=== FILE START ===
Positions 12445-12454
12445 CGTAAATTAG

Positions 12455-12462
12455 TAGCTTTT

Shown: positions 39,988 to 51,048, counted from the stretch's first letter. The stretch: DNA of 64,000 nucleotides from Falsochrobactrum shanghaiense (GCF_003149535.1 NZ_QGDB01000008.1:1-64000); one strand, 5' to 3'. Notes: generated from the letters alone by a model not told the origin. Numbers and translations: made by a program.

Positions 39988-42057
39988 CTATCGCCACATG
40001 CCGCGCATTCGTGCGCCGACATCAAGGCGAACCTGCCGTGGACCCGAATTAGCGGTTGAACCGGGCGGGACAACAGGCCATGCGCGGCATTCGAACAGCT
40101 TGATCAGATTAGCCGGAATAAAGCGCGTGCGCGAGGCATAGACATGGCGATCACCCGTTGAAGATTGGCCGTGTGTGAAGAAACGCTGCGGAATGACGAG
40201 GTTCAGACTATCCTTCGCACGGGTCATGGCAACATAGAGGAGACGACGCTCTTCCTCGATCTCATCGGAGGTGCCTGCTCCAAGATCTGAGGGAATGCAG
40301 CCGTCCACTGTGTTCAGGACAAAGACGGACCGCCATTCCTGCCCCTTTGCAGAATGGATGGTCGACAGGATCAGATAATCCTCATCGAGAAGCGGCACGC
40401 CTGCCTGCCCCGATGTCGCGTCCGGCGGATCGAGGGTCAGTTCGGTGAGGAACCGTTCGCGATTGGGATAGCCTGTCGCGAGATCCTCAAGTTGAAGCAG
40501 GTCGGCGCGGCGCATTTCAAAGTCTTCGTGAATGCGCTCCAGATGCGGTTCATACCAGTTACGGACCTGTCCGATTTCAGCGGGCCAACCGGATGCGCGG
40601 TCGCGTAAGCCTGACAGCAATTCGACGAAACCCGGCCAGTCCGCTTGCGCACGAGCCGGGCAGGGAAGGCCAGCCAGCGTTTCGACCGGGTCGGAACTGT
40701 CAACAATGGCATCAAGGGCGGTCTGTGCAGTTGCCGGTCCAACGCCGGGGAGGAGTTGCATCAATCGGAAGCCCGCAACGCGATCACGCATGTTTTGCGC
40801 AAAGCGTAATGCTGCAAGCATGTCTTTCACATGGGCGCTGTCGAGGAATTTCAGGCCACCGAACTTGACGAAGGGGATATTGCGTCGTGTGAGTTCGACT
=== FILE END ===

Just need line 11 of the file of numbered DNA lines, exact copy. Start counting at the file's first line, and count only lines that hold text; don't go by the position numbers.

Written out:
40301 CCGTCCACTGTGTTCAGGACAAAGACGGACCGCCATTCCTGCCCCTTTGCAGAATGGATGGTCGACAGGATCAGATAATCCTCATCGAGAAGCGGCACGC